The Watch comes with a wireless recharger. You sit the watch on the small metal plate and feel a magnetic pull when it’s in position. It charges in a couple of hours, but I tend to leave it overnight.

Ideally a wrist computer would run for days on a single charge. That’s not going to happen in the near future, battery technology is advancing, but not at the same pace as digital technology.

Where the Apple Watch disappoints

Overseas reviewers are positive about Apple Pay. It doesn’t work in New Zealand. This is a disappointment as not carrying cash or cards would make life easier.

I always thought wearable computers would be a perfect match for voice recognition. That still holds, but I struggle with Siri on the Apple Watch. There are two problems.

First, I feel self-conscious holding my watch up and speaking into it in public. It’s embarrassing. This applies in spades when receiving incoming voice calls because everyone nearby can hear both ends of the conversation.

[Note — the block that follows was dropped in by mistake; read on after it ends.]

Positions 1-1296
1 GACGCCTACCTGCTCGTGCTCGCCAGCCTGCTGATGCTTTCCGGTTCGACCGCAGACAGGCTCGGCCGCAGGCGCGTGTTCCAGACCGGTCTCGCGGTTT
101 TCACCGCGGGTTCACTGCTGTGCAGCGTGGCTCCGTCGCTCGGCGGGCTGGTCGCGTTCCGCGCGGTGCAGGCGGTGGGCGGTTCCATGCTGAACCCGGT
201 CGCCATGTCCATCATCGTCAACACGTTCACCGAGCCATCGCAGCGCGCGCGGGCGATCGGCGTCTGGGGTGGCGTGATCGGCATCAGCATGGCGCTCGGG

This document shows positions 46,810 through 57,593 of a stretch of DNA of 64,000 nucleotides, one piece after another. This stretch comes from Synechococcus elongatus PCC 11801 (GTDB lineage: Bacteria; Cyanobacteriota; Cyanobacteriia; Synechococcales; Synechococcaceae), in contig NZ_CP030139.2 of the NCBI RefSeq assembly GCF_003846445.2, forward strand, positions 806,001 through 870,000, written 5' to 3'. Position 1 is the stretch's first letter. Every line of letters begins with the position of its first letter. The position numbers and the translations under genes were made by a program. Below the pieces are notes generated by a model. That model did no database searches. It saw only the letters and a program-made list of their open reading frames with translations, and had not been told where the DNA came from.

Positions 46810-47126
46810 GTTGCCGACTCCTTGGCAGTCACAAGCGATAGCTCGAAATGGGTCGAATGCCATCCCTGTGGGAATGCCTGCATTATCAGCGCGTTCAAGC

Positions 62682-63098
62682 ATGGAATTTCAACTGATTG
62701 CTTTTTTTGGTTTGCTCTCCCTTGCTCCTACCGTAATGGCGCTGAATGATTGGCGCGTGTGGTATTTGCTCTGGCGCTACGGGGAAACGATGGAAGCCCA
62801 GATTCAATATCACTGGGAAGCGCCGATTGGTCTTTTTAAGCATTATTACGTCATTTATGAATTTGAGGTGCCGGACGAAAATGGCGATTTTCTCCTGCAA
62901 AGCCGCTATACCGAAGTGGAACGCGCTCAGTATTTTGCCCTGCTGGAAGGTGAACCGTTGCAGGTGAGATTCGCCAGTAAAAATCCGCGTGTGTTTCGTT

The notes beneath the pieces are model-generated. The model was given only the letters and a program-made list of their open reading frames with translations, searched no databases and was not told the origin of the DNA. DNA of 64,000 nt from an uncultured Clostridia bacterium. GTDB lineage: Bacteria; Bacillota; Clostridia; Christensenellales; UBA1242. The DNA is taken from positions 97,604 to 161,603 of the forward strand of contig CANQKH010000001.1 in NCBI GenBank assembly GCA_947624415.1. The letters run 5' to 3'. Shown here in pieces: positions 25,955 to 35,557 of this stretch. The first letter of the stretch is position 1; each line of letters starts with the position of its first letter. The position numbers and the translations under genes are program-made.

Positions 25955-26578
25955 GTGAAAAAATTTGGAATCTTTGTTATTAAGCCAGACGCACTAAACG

My second struggle with Siri is that is doesn’t work well for me. I have a clear enough voice but an accent that sits somewhere between New Zealand and South East England. Siri just doesn’t understand me enough to be useful. In almost every case I can get what I want faster by typing.

Steep learning curve

Unlike most other devices, it takes time to adjust to an Apple Watch. It took me a week of adjustment. Some of that was me, some of that the watch.

For some reason it had difficulty syncing at first. Then, once the watch seemed to be successfully paired with my iPhone, there were parts of it that were not. For the next three days my iPhone Activity app wasn’t picking up the data collected by the watch.

Most other apps and functions appeared to sync. The phone would burst into action if there was an incoming phone call or if a text message arrived. But Activity data didn’t make it.